Two weeks ago, now, I promised some peer=reviewed physics blogging, to compensate for the “screechy monkey” nonsense. Of course, I got distracted by other things, but I’ve been sitting on this paper for a while now, and I really need to get it off my desk.
The paper in question is “Quantum Register Based on Individual Electronic and Nuclear Spin Qubits in Diamond,” by the group of Misha Lukin at Harvard, published in Science last June. It’s a clever idea for a way to do quantum computing using individual nuclear spins in a diamond matrix. I really like this idea, not least because it has the potential to someday turn up as a fantastic mcguffin in a SF story– some haples thief steals a diamond, only to learn that it’s a special quantum computing diamond holding secrets that powerful people will kill to recover, that sort of thing. Will Smith can be in the movie.
The central idea here is to use nuclear spins in diamond as the qubits for a quantum computer. This seems like a really promising idea, as nuclear spins do a great job of meeting the criteria for a useful quantum computing system: they provide nice two-level systems with exceptionally long lifetimes, and they’re insulated from a lot of perturbations that would otherwise cause problems for a quantum bit. Better yet, you can use nuclear magnetic resonance techniques to manipulate the spins, giving you the control you need to do qubit operations.
Nuclear spins in a solid matrix of some sort give you almost everything you could want in a quantum computer. They’re readily scalable, they can be individually addressable, they have long lifetimes, and people have decades of experience of manipulating spins with NMR. There’s only one catch: reading the state of individual spins with NMR is really incredibly difficult.
The signal generated by one spin flipping back and forth in an NMR machine is too small to detect easily and reliably. This doesn’t matter for a normal NMR machine, because you can throw in a sample containing billions or trillions of identical molecules, all of which will do the same thing in unison, thus amplifying the signal. That’s no good for a quantum computer, though, because in a quantum computer, you need a way to accurately measure the state of each individual qubit– if you can’t do that, you can’t get the result of your computation out.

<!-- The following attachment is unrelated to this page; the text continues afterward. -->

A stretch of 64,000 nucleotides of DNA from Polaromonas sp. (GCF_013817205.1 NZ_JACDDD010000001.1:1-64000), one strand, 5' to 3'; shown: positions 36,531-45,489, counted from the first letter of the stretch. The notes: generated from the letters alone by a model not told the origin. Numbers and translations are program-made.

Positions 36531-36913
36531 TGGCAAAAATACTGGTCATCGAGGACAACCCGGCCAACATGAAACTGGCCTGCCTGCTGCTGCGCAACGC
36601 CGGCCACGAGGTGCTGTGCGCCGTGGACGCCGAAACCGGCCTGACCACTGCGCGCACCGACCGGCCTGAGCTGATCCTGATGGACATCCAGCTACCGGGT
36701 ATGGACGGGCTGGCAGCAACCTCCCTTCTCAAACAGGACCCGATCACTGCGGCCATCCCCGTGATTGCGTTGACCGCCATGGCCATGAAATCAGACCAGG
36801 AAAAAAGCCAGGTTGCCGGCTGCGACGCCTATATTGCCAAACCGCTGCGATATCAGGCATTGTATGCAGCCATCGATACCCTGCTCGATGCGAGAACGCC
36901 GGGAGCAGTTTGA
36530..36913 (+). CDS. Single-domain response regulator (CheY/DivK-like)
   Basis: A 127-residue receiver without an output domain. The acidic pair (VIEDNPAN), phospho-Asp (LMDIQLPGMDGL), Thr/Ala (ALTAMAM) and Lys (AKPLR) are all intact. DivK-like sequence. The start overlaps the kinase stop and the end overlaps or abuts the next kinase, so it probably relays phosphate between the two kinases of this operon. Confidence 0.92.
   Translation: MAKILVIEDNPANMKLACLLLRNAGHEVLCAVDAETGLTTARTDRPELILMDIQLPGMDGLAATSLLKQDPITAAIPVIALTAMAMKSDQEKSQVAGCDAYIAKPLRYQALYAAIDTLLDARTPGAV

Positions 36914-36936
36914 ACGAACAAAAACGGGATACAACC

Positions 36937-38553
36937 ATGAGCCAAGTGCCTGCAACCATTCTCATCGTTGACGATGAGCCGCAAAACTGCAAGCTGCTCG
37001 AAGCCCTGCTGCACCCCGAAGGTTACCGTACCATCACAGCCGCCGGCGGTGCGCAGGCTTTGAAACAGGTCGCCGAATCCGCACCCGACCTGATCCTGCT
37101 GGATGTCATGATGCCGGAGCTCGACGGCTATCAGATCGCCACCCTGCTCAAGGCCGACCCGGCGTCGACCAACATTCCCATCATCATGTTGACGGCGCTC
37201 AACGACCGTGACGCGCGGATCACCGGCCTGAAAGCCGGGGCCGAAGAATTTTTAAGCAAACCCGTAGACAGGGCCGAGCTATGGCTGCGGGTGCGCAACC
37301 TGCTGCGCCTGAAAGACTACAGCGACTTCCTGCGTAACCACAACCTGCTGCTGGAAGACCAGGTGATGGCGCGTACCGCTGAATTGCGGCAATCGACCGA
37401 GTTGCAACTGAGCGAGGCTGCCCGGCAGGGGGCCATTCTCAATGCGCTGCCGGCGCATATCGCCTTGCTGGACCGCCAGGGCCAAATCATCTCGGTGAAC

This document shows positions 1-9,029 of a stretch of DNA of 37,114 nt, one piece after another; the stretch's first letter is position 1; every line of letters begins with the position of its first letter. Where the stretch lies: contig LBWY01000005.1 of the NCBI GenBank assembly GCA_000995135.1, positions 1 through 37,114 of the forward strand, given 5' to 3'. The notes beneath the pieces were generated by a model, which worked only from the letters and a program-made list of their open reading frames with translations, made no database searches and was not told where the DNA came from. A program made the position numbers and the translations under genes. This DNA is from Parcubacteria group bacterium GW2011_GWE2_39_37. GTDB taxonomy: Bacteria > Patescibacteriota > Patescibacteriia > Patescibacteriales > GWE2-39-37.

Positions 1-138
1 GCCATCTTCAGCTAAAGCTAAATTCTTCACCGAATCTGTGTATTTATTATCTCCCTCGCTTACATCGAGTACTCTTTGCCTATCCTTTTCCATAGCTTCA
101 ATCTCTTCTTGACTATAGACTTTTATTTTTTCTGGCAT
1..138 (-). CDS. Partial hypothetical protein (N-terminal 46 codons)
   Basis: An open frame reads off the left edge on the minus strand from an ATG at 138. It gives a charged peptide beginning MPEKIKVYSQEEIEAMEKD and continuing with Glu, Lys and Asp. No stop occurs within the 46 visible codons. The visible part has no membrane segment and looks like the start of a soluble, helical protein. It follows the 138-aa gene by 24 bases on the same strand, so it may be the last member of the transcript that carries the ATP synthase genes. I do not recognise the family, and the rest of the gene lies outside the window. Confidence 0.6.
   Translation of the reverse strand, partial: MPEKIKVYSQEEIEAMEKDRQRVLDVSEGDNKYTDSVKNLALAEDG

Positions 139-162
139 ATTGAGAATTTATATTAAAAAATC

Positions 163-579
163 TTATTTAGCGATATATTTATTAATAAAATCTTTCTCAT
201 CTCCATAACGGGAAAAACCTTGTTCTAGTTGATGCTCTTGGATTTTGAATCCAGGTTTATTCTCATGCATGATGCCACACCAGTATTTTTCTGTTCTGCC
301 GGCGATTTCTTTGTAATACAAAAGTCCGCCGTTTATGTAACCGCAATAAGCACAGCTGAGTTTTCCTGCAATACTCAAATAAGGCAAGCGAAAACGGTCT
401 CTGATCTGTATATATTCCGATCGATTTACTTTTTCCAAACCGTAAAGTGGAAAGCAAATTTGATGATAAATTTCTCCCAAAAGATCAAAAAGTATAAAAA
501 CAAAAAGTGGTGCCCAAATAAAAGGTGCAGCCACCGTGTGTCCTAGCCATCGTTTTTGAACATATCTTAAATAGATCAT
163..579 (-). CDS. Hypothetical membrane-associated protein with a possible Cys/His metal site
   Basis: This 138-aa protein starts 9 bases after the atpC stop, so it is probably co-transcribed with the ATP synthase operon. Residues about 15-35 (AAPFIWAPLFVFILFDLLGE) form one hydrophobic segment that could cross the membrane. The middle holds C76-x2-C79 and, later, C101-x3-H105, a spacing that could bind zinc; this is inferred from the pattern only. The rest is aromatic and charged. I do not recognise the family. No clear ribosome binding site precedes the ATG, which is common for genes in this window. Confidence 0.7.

What Lukin and co-workers have done is to come up with a scheme where they can measure the state of individual carbon-13 nuclei using lasers.
The basic idea is this: when you have a chunk of diamond crystal, it consists mostly of carbon-12 atoms, which have no nuclear spin, and thus aren’t useful for NMR or as qubits. Every now and then, though, you’ll find an individual atom of carbon-13 (about 1% of the total), which does have a nuclear spin that can be used as a qubit.
In a real diamond crystal, you’ll also find what are called “nitrogen vacancy centers,” which are basically places where a carbon atom has gone missing, and a nitrogen atom has taken its place. These act sort of like atoms embedded within the solid diamond crystal– where most of the crystal contains electrons that are shared between atoms and occupy broad bands, electrons in the nitrogen vacancy centers have well-defined discrete states. These include a pair of low-energy states that can be coupled with microwaves, and also some higher-lying states that can be excited with lasers (green light, at 532 nm).
This structure allows Lukin and company to manipulate and probe the state of these nitrogen vacancies in much the same manner as the people using ion traps do– they set their laser frequency so that atoms in one of the two low states– called “|0>” in the usual jargon– will readily absorb light, and produce detectable fluorescence, while the other state– “|1>” will not absorb light. They can drive the electrons back and forth between |0> and |1> states with pulses of microwaves, and measure the state by shining in the green laser– if the electrons absorb and re-emit light, the system was in |0>, if not, it was in |1>.